Listen to what our "representatives" are saying. Pelosi on reconciliation:
Chris Dodd on the irrelevance of the process:
“What you call a complicated process is called a simple majority,” Ms. Pelosi said. “And that’s what we’re asking the Senate to act upon.”
Democratic leaders said Republican intransigence could help them round up the votes of wavering centrists in their own caucus. Republicans adamantly oppose the health care bill, as well as the use of any parliamentary shortcuts.
Got it. The end justifies the means.
Senator Christopher J. Dodd, Democrat of Connecticut and an architect of the Senate health bill, said he was “not a great fan” of using the budget reconciliation procedure.
“But,” Mr. Dodd said, “the issue trumps the process. Would you drop doing health care altogether because you do not like the process? I don’t think so.”
Dodd on starting from scratch:
“That may be an appropriate answer for a narrow constituency,” he said. “But it just does not make sense for most people, who have watched their rates go up in the last year.”A narrow constituency? Really?
Use of the procedure is “in the Republican tradition,” Mr. Hoyer said. In any event, he said, Senate rules requiring a 60-vote majority to cut off a filibuster “are impeding the work of the American people.”Again, really? They're clearly, deliberately flouting the will of the people. But their words don't matter. Andy McCarthy explains it all for you:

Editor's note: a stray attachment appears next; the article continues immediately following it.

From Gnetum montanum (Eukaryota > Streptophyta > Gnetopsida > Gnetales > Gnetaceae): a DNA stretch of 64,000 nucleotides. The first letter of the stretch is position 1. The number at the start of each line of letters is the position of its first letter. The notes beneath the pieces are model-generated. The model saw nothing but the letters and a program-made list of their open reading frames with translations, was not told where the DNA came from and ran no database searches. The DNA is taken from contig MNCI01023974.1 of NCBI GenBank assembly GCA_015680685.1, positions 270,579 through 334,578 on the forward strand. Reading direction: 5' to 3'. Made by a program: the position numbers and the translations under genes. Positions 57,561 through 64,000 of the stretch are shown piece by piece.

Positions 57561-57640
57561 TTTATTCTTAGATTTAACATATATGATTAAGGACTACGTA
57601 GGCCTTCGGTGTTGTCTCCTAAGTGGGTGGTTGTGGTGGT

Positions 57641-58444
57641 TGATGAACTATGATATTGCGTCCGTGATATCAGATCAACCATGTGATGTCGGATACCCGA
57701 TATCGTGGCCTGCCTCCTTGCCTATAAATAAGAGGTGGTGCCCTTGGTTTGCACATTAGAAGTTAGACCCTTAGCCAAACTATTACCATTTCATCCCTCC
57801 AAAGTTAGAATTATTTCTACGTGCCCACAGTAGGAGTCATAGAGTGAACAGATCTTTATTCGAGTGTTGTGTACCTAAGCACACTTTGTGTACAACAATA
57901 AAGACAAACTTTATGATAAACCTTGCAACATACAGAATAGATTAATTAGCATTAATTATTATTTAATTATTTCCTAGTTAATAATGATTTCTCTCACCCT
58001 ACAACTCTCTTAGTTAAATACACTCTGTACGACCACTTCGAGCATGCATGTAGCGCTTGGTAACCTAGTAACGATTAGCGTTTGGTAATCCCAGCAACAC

I hear Republicans getting giddy over the fact that "reconciliation," if it comes to that, is a huge political loser. That's the wrong way to look at it. The Democratic leadership has already internalized the inevitablility of taking its political lumps. That makes reconciliation truly scary. Since the Dems know they will have to ram this monstrosity through, they figure it might as well be as monstrous as they can get wavering Democrats to go along with. Clipping the leadership's statist ambitions in order to peel off a few Republicans is not going to work. I'm glad Republicans have held firm, but let's not be under any illusions about what that means. In the Democrat leadership, we are not dealing with conventional politicians for whom the goal of being reelected is paramount and will rein in their radicalism. They want socialized medicine and all it entails about government control even more than they want to win elections. After all, if the party of government transforms the relationship between the citizen and the state, its power over our lives will be vast even in those cycles when it is not in the majority. This is about power, and there is more to power than winning elections, especially if you've calculated that your opposition does not have the gumption to dismantle your ballooning welfare state. [. . .]Read the whole thing. Disturbing and dead on.
They will put their heads down and go for as much transformation as they can get, figuring that once they get it, it will never be rolled back. [. . .]
For Republicans, it won't be enough to fight this thing, then deride it if Democrats pull it off, and finally coast to a very likely electoral victory in November. The question is: What are you going to do to roll this back? What is your plan to undo this?
Linked at Michelle Malkin (buzzworthy)
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